welcome to our book reviews and news page
recent publications and classic reads revisited
covering a wide range of genre, taste and style
please join in the discussion
Sunday, 9 May 2010
by Pat Barker
This book is the first in a trilogy, the other two being 'The Eye in The Door' and 'The Ghost Road' (winner of the 1995 Booker Prize for Fiction). 'Regeneration' looks at how patients during the First World War were treated at the Craiglockhart War Hospital in Scotland by army psychiatrist William Rivers. Some are suffering from shell shock. Others, like Siegfried Sassoon, have problems understanding why the war is being prolonged and believe that those that have the power to stop it should do so. He writes, 'A Soldier’s Declaration' and battles with his superiors and the experiences he has witnessed on the battlefield.
William Rivers has the job of helping these troubled men find their way back to health once more, then has to decide if they are fit to be sent back to fight. As he gets to know the men and what they’ve suffered, it becomes harder for him to do so.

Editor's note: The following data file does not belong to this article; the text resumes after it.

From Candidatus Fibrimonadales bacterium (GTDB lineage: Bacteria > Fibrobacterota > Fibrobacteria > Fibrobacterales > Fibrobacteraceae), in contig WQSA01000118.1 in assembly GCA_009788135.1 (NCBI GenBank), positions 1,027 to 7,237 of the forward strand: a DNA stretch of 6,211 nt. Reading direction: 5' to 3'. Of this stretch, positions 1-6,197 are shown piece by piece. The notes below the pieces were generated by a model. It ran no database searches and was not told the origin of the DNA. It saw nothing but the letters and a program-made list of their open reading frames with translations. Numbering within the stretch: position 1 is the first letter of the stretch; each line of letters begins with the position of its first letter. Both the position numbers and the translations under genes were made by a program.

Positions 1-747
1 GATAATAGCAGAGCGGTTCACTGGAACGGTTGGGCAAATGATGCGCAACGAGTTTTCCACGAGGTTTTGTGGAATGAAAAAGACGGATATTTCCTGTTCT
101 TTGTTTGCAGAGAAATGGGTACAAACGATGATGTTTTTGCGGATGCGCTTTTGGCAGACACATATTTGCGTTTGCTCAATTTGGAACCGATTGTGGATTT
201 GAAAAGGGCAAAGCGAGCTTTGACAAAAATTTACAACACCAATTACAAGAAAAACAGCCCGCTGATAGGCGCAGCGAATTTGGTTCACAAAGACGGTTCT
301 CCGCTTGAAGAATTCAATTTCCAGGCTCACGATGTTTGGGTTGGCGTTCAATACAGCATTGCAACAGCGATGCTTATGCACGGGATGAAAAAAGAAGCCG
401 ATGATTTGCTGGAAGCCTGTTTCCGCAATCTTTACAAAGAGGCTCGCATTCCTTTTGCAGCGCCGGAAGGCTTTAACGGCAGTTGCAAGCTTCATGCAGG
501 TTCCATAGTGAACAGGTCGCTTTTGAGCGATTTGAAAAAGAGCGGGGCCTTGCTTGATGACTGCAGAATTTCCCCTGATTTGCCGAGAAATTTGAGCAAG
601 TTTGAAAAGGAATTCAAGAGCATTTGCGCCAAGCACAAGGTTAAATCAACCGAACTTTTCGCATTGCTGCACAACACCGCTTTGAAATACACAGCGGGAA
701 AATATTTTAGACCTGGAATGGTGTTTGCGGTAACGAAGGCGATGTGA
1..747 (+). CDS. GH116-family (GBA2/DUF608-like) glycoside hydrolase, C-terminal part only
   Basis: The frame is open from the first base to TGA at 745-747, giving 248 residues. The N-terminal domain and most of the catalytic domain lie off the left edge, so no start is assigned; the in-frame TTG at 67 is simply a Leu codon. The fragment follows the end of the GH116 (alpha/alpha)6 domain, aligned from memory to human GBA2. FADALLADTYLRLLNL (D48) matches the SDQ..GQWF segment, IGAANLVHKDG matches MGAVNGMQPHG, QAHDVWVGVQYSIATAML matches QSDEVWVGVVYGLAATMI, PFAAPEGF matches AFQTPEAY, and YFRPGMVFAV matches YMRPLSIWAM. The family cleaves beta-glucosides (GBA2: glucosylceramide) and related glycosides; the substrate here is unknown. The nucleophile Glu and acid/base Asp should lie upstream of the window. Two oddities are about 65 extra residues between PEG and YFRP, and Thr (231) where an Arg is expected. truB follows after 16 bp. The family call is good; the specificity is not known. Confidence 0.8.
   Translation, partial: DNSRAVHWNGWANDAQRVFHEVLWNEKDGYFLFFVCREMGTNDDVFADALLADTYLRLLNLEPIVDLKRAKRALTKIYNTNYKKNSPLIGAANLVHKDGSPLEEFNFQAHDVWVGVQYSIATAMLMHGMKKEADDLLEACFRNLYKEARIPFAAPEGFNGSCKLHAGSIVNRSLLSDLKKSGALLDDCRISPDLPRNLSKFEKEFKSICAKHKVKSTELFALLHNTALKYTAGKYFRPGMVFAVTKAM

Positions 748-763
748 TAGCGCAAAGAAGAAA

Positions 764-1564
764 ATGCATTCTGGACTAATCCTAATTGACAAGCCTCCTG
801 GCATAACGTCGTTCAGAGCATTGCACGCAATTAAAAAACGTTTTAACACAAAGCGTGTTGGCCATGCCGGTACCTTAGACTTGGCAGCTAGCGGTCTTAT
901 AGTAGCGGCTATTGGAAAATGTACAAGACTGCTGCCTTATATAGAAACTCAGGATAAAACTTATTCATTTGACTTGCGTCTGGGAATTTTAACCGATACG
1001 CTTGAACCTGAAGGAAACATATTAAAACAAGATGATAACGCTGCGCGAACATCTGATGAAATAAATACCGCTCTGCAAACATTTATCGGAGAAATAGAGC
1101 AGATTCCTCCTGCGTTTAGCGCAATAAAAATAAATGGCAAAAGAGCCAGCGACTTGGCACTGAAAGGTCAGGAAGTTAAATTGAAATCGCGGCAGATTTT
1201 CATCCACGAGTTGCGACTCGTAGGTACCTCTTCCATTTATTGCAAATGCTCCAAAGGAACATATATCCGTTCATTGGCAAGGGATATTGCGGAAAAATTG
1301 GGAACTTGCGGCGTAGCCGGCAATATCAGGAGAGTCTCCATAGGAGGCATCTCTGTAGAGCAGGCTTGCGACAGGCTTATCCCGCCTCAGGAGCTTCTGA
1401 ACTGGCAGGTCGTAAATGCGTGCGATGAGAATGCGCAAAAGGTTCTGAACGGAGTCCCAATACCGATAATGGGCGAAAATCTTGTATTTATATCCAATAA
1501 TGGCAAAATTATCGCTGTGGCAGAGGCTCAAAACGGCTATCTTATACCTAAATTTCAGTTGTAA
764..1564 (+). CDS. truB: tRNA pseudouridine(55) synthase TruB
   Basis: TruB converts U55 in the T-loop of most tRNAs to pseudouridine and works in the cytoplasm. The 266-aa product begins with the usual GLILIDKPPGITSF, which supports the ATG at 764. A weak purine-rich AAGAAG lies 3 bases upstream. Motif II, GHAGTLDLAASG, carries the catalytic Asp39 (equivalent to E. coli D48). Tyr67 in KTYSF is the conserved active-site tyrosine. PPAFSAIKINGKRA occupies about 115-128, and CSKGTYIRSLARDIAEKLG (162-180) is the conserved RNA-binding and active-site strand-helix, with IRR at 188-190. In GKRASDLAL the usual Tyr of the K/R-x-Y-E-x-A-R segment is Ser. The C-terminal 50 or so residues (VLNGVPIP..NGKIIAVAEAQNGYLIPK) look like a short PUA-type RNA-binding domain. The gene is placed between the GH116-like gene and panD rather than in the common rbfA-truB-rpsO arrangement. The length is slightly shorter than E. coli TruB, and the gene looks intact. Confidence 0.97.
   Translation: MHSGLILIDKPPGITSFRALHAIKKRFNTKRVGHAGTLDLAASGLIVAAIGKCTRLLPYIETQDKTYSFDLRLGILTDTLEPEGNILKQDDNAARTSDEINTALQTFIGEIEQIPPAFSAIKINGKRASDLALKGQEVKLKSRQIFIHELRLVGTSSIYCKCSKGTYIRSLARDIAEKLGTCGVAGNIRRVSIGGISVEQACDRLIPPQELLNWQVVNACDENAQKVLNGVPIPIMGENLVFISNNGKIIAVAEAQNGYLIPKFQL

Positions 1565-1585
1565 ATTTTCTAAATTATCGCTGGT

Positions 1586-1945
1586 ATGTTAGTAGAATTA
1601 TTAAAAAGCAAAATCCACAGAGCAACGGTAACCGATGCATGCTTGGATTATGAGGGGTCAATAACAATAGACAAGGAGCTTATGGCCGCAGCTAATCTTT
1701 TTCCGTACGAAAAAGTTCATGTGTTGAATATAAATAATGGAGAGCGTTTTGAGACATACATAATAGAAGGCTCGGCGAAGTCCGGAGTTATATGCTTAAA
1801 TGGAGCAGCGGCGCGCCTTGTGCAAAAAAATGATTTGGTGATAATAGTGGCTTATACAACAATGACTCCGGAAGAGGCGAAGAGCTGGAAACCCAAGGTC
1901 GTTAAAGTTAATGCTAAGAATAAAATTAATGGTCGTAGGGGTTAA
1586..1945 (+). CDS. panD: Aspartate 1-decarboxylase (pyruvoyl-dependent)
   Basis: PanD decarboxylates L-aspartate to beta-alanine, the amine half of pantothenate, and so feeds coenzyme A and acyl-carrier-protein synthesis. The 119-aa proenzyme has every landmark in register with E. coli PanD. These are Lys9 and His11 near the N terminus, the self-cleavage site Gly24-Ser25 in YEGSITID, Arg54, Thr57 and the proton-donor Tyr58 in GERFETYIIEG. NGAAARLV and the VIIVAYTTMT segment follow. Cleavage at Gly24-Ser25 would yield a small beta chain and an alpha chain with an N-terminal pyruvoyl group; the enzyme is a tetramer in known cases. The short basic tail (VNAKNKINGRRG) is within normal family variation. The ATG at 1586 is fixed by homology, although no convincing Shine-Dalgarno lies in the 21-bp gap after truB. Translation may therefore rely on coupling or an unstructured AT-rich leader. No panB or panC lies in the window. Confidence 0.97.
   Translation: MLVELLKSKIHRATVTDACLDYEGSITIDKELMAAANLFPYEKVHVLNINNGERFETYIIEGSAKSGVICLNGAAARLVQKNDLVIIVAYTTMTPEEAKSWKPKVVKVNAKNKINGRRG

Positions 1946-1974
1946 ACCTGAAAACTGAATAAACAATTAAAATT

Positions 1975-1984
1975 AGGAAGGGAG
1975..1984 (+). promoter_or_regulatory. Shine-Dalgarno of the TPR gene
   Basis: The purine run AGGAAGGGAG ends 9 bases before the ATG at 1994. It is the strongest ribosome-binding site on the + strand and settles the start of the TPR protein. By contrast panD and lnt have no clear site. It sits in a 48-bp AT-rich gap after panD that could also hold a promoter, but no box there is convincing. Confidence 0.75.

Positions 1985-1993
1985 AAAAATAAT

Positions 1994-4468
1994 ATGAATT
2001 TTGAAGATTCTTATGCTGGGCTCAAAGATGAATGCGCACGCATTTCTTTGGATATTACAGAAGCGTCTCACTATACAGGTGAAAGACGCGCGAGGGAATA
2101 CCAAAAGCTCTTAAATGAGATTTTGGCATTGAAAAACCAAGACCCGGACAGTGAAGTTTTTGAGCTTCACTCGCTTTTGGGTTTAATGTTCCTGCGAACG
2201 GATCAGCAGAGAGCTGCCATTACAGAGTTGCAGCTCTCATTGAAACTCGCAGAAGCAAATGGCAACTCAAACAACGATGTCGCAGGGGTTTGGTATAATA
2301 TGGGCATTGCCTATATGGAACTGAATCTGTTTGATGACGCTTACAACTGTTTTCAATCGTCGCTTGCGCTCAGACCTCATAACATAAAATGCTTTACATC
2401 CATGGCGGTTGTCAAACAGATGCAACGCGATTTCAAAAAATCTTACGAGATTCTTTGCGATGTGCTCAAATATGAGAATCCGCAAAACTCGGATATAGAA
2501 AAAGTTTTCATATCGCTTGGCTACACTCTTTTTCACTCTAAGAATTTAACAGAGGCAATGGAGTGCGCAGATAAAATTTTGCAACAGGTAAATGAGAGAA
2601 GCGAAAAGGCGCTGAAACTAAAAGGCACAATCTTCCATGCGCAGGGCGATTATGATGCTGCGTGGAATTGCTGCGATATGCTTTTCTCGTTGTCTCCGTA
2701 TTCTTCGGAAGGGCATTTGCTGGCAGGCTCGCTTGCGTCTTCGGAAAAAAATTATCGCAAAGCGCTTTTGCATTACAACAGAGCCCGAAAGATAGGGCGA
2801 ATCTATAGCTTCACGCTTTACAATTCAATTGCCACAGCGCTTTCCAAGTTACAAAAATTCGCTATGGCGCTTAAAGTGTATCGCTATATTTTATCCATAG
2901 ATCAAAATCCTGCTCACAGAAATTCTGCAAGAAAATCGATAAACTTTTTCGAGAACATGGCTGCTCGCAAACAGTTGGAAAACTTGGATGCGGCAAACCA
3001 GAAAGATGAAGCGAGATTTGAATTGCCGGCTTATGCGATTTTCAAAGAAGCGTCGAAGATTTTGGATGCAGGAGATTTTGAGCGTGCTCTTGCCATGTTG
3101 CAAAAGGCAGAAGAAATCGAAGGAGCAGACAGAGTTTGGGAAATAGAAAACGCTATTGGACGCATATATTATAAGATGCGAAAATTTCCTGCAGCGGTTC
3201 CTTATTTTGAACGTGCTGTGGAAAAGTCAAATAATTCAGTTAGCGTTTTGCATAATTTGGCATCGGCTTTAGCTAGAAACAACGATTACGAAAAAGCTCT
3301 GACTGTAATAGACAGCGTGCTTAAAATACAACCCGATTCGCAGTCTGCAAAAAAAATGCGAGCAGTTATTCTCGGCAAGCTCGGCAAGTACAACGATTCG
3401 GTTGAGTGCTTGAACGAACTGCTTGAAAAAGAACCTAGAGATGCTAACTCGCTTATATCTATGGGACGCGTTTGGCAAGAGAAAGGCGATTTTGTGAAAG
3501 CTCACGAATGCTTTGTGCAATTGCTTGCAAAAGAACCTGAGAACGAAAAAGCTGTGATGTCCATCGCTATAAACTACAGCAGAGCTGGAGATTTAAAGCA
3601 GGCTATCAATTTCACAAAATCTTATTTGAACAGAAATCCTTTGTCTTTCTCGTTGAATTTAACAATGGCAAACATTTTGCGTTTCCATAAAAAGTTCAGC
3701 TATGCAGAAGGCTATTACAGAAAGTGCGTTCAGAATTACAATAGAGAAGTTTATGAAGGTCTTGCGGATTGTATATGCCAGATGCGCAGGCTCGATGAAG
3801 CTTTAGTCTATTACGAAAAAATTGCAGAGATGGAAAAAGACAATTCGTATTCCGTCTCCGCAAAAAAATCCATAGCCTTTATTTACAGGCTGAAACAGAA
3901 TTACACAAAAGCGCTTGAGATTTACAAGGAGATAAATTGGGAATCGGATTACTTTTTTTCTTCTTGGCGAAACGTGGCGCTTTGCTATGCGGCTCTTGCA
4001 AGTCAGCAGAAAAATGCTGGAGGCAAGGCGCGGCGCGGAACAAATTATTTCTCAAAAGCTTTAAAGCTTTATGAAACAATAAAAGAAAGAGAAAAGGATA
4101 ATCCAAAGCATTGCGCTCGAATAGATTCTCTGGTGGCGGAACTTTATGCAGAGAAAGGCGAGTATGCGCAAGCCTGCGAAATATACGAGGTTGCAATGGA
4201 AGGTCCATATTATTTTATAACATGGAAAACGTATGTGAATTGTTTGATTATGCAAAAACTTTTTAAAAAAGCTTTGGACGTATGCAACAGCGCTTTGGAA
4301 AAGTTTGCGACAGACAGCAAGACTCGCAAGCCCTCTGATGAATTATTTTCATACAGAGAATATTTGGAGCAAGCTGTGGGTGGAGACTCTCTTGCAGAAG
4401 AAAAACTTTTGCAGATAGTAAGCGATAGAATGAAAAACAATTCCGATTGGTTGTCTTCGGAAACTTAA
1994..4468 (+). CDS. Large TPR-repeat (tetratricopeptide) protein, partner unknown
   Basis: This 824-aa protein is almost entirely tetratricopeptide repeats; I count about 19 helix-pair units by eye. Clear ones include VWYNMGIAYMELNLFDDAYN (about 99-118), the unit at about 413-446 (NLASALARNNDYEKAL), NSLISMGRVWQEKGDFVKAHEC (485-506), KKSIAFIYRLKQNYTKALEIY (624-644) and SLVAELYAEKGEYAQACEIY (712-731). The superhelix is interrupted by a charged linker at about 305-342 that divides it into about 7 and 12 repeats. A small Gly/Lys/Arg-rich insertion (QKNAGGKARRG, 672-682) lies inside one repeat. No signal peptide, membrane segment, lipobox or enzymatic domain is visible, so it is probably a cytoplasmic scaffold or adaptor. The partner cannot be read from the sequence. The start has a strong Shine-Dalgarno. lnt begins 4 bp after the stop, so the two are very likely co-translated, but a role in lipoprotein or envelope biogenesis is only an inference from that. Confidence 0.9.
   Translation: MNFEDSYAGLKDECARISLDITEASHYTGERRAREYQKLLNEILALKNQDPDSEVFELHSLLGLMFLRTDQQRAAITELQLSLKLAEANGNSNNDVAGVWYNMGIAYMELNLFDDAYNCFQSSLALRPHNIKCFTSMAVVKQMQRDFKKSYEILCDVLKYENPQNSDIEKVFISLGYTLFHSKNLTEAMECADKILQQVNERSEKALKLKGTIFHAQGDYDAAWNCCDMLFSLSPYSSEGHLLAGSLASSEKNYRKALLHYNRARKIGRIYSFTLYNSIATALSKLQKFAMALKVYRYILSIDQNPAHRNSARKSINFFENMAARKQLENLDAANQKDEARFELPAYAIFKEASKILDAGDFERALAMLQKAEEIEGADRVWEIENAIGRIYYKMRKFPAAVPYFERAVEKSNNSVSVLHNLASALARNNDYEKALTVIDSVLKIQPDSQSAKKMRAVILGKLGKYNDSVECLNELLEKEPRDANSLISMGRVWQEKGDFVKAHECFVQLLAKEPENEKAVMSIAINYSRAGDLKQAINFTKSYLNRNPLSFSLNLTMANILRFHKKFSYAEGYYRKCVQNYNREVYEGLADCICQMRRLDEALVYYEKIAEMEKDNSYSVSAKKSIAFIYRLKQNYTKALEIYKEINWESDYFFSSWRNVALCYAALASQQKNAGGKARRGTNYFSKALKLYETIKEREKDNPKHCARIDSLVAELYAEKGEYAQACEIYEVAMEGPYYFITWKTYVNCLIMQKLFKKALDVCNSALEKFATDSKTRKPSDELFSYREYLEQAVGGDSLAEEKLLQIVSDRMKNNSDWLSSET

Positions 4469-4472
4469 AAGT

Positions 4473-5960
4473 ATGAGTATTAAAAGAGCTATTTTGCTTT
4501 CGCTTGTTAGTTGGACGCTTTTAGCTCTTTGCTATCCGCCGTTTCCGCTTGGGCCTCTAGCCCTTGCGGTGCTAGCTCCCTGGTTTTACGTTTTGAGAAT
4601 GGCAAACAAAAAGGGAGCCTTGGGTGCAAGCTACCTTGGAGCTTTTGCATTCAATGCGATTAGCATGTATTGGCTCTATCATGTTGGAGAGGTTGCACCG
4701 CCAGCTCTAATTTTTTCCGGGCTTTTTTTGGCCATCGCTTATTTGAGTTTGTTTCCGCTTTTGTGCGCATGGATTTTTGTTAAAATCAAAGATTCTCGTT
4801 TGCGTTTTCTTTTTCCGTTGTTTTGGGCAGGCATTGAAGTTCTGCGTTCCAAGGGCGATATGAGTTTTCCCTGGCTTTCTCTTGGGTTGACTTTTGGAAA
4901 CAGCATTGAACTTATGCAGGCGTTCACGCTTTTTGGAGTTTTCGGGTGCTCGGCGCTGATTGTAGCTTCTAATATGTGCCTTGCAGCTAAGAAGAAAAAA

The relationship between Sassoon and Wilfred Owen, two poets who have been sent for treatment to Craiglockhart, is treated insightfully and the look at the horrors of what men experienced, and the ways their minds coped, is both saddening and fascinating. Pat Barker intertwines fact and fiction so well that the reader is drawn into the book completely. You can’t help feeling shocked at the way these young men are expected to both keep enduring their nightmares and then be sent back to the very place where they nearly lost their minds.
Through the book we also learn how advanced Rivers’ treatment of his patients was, and how, even though other doctors of that period managed to make great progress when treating their patients, what they did to them was almost akin to torture. Did the act justify the results he managed to achieve?
Regeneration was both disturbing and fascinating. This was the first book by Pat Barker that I’d read, however the atmosphere and feeling of that period of time is reflected so well in her writing that I’ve now ordered 'The Eye in The Door' and 'The Ghost Road'.
Reviewed by Debs Carr